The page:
keywords = "Barents Sea, Cerastoderma edule, COI diversity, northern range edge, Norwegian Sea",
author = "Evgeny Genelt-Yanovskiy and Sophia Nazarova and Oleg Tarasov and Natalia Mikhailova and Petr Strelkov",
year = "2019",
month = "2",
day = "1",
doi = "10.1111/jzs.12231",
language = "English",
volume = "57",
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journal = "Journal of Zoological Systematics and Evolutionary Research",
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TY - JOUR

T1 - Phylogeography of the temperate marine bivalve Cerastoderma edule (Linnaeus, 1758) (Bivalvia: Cardiidae) in the Subarctic: Unique diversity and strong population structuring at different spatial scales

T2 - Cardiidae) in the Subarctic: Unique diversity and strong population structuring at different spatial scales

AU - Genelt-Yanovskiy, Evgeny

AU - Nazarova, Sophia

AU - Tarasov, Oleg

AU - Mikhailova, Natalia

AU - Strelkov, Petr

PY - 2019/2/1

Y1 - 2019/2/1

N2 - Using mitochondrial COI sequencing, we explored the genetic diversity and population structuring of the common cockle Cerastoderma edule (Linnaeus, 1758) in the Norwegian and Barents Seas. Phylogeographic diversity and hence the evolutionary history of C. edule on the Scandinavian and Russian coastlines were found to be richer than expected for populations of temperate species in postglacially colonized seas. A major phylogeographic break at Lofoten Islands separated a group of subarctic populations dominated by a distinct star-shaped clade of haplotypes from those to the south, extending to the North Sea and having highest gene diversities (h). At the northeastern edge of the range of C. edule, the Russian Murman coast, populations show a mosaic structure with considerable admixture of haplotypes from the south and high local-scale variation in haplotype diversity (ranging between 0 and 0.8). To explain this mosaic we refer to the core-satellite metapopulation model, with Norwegian populations as core, and Murman populations as satellites. Our results contradict the conventional biogeographic paradigm implying lack of metapopulation structuring in marine broadcast spawning invertebrates. Hypotheses considered to explain the origin of the unique variation in cockles from Northern Norway involve an early postglacial colonization and establishment of these populations (10–12 ka ago), a persistent oceanographic break at Lofoten, and a mitochondrial selective sweep associated with the postglacial recolonization of the subarctic seas by the boreal C. edule.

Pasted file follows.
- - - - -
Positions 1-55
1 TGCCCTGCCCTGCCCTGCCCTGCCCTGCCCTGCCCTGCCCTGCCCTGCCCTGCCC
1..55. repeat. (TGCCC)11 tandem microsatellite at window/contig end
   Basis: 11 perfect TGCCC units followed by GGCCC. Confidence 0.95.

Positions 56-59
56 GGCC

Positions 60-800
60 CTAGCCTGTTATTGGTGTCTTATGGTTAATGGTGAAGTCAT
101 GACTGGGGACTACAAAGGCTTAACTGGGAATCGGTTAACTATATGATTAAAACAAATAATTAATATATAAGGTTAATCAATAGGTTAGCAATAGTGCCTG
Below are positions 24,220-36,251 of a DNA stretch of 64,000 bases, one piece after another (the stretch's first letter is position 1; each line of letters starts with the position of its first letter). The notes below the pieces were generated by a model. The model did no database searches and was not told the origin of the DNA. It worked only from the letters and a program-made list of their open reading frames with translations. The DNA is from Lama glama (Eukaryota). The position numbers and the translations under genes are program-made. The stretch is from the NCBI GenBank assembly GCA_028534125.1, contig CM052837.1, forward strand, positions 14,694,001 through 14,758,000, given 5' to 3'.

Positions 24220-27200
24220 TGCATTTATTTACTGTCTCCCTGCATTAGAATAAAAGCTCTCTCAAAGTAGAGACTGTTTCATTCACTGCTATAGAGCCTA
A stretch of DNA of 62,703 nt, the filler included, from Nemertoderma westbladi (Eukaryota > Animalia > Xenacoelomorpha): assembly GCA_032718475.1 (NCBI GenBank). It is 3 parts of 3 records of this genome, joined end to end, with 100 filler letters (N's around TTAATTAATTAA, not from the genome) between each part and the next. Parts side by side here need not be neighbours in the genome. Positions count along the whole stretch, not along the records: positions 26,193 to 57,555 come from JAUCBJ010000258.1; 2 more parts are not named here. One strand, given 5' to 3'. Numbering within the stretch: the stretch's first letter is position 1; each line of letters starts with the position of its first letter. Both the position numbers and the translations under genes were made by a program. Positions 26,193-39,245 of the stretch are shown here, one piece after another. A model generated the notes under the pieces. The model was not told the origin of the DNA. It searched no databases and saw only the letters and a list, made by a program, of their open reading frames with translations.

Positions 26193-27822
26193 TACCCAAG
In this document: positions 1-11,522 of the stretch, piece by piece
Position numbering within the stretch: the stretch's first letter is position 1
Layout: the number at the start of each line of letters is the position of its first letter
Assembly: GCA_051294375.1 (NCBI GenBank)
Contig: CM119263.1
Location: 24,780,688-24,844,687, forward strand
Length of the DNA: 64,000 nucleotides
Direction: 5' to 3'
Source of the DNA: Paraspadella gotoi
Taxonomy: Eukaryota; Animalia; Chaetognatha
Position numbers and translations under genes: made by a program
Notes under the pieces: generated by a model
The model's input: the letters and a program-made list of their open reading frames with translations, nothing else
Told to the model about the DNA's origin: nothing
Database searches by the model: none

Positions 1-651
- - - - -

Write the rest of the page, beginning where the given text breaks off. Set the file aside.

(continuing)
AB - Using mitochondrial COI sequencing, we explored the genetic diversity and population structuring of the common cockle Cerastoderma edule (Linnaeus, 1758) in the Norwegian and Barents Seas. Phylogeographic diversity and hence the evolutionary history of C. edule on the Scandinavian and Russian coastlines were found to be richer than expected for populations of temperate species in postglacially colonized seas. A major phylogeographic break at Lofoten Islands separated a group of subarctic populations dominated by a distinct star-shaped clade of haplotypes from those to the south, extending to the North Sea and having highest gene diversities (h). At the northeastern edge of the range of C. edule, the Russian Murman coast, populations show a mosaic structure with considerable admixture of haplotypes from the south and high local-scale variation in haplotype diversity (ranging between 0 and 0.8). To explain this mosaic we refer to the core-satellite metapopulation model, with Norwegian populations as core, and Murman populations as satellites. Our results contradict the conventional biogeographic paradigm implying lack of metapopulation structuring in marine broadcast spawning invertebrates. Hypotheses considered to explain the origin of the unique variation in cockles from Northern Norway involve an early postglacial colonization and establishment of these populations (10–12 ka ago), a persistent oceanographic break at Lofoten, and a mitochondrial selective sweep associated with the postglacial recolonization of the subarctic seas by the boreal C. edule.

KW - Barents Sea

KW - Cerastoderma edule

KW - COI diversity

KW - northern range edge